Monday, April 15, 2013
Orphan Train by Christina Baker Kline
Orphan Train by Christina Baker Kline
William Morrow - Historical/contemporary fiction
278 pp. plus extra P.S. insights and reader's guide
Source: My friend Paula sent me her ARC of Orphan Train and then a copy arrived from HarperCollins. The finished copy has a very interesting P.S. section with more info on orphan trains.
What it's about:
Molly is 17 and has been in foster care since her father died. In trouble for stealing, she can either go to juvenile detention or do community service. Her boyfriend's mother works for an elderly woman who needs help cleaning out her attic and manages to get Molly lined up to help Vivian as a substitute for more typical community service hours.
Vivian Daly has lived in Maine since her retirement. In her youth, she immigrated from Ireland but lost her entire family and was sent west on an orphan train. Her attic holds a wealth of mementoes from a life well-lived.
As Molly and Vivian begin to sort through Vivian's attic, they discover that their lives bear some uncanny parallels. Orphan Train alternates between Molly's story in present-day Maine and Vivian's tale from her traumatic childhood to just after WWII.
What I loved about Orphan Train:
I absolutely loved learning about the orphan trains in America -- a piece of history that was totally unknown to me -- and thought the author did a fantastic job of comparing life as a foster child with life as an orphan who was more likely to end up being used as a common laborer than loved and adopted. But, most importantly, I loved both Molly and Vivian (or Niamh, pronounced "Neev", her given name). I cared about them and because I wanted to know how their stories would end the pages flew.
One scene I particularly loved is a conversation in which Vivian asks Molly what she got in trouble for stealing. When Vivian finds out Molly stole a copy of Jane Eyre, Vivian's reaction is priceless.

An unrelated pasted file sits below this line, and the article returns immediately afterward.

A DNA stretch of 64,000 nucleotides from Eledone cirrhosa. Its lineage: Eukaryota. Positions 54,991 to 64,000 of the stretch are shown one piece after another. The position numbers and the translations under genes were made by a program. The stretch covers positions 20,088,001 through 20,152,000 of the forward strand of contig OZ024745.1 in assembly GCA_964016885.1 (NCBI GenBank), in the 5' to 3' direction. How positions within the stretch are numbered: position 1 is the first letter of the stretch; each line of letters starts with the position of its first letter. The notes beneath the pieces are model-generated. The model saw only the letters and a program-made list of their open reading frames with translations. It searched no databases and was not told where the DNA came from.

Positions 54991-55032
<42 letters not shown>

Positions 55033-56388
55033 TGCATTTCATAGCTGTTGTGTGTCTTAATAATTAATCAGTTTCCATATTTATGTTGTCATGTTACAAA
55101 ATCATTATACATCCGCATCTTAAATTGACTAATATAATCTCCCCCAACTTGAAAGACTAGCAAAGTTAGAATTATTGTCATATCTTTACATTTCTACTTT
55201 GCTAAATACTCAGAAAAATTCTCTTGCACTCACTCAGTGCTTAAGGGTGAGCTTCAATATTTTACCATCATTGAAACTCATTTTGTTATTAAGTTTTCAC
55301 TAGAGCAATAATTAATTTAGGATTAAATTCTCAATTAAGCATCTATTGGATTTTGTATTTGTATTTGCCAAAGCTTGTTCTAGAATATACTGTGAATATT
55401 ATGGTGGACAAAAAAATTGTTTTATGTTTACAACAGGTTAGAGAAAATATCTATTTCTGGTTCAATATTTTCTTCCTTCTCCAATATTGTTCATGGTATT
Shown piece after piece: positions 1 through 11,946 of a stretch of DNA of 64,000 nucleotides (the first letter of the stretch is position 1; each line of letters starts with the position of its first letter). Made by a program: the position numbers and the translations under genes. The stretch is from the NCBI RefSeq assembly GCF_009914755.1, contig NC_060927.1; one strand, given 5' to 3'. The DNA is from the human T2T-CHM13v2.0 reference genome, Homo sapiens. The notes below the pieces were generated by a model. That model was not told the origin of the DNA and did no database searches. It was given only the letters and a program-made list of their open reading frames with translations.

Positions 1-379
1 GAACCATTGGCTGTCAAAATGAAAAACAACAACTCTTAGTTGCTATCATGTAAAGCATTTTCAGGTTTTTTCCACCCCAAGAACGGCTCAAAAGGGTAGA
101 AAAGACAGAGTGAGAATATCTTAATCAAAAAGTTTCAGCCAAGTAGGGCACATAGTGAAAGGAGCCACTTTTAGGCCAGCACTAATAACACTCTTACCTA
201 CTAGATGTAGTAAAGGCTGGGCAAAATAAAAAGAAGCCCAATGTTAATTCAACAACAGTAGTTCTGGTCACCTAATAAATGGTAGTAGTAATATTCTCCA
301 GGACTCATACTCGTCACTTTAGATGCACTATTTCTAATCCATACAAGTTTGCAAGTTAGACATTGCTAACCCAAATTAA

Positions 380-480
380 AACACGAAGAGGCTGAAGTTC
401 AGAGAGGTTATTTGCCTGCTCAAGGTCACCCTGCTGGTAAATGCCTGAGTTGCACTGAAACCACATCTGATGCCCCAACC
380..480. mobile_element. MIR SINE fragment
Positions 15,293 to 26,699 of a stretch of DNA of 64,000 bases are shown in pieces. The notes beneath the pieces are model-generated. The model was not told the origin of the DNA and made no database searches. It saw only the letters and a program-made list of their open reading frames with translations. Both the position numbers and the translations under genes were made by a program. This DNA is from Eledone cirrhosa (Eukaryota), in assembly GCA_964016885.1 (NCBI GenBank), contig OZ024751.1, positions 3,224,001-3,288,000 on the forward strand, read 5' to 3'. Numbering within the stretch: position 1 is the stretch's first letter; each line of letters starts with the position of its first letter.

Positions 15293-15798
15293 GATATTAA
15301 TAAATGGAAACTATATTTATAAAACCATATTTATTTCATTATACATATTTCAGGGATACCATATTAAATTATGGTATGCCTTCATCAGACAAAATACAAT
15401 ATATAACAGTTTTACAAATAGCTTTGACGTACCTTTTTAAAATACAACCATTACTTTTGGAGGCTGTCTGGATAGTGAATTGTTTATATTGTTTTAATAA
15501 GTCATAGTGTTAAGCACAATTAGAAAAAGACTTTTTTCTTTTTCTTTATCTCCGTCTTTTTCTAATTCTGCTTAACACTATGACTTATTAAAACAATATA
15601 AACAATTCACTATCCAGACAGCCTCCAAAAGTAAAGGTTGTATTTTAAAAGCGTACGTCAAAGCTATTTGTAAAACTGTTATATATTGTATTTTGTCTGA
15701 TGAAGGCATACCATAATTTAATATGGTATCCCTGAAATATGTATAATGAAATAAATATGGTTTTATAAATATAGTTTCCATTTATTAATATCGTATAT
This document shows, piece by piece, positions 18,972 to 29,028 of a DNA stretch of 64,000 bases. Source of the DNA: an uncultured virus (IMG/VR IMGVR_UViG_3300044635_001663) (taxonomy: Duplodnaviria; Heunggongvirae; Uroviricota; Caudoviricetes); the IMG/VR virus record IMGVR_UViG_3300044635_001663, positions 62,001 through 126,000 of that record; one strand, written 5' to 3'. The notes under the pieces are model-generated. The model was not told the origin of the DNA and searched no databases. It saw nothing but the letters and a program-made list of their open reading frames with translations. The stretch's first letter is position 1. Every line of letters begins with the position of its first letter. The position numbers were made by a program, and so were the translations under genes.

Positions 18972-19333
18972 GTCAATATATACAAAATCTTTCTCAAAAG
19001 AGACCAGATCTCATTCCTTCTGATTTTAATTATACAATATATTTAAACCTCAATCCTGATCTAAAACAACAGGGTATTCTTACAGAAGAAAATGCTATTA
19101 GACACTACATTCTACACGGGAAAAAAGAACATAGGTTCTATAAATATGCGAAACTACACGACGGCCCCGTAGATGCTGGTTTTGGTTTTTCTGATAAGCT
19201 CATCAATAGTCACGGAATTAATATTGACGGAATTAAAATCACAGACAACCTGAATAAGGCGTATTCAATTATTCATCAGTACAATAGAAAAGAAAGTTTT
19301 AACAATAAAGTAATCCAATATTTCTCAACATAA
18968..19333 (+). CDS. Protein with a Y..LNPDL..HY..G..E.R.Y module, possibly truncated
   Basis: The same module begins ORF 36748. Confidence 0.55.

What I disliked:
The only thing I disliked about Orphan Train was the fact that I thought it would have been a bit nicer to reveal Vivian's story through dialogue with Molly, rather than in alternating chapters. I think it would have given the book a little more emotional impact. But, it wasn't written that way and I still loved Orphan Train.
Highly recommended. Likable characters, a fascinating storyline with nicely-drawn parallels, a fascinating peek into a part of American History I knew nothing about and a satisfying ending made Orphan Train a book I set down with a (mildly soggy) smile on my face.
No malarkey or twaddle, this week:
I have a lot of catch-up to do, after last week's unexpected loss of blogging mojo, so I'm going to try to write at least one review per day. "Try" is the operative word. I still don't feel much like writing, but we'll see how it goes.
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I really want to read this one, and can't wait to get it! I know so little about the orphan trains, and I have a soft spot for stories about children without families. I am so glad that you loved this one and that you gave it a thumbs up. It sounds wonderful!!ReplyDelete
Heather, I thought it was a wonderful read. I had never even heard of orphan trains. I hope you love Orphan Train as much as I did, when you get to it!Delete
I'll be reading this soon and you've made me even more excited to do so! I'm especially interested in learning about the history of the orphan trains because I had zero idea of them!ReplyDelete
Me, too! I hadn't even heard of them. Books that teach you something entirely new are exciting, aren't they? Hope you love it as much as I did, Jennifer!Delete
I'm anxious to get a copy of this, as several friends at work have said it's very good!ReplyDelete
I finally found my blogging mojo this weekend. Cranked out five reviews! Of course, now I want to post them over a long period of time so I don't have a big dry spell. ;) Only two more to draft and I'll be caught up. Finally!!
Cool, I'm glad your work buddies enjoyed it! I love the two main characters.Delete
Wahoo for blogging mojo! I think it's a good idea to go ahead and pre-set the dates to spread your reviews out if you've managed a bunch at once. I do that on occasion.
Oo! I want to read this. It sounds like a fascinating story. I'm not too familiar with the orphan trains in America, so that aspect especially interests me.ReplyDelete
It's a good story, Wendy. I knew nothing at all about orphan trains in America, so the learning experience was fun.Delete
I think I first learned about orphan trains from Laura Moriarity's novel The Chaperone. Did you read that one? It's pretty good as well. Will look for this one, thanks.ReplyDelete
I haven't read The Chaperone, although I do have an e-copy. Cool! That's a good one to consider reading on vacation, then. Thanks!Delete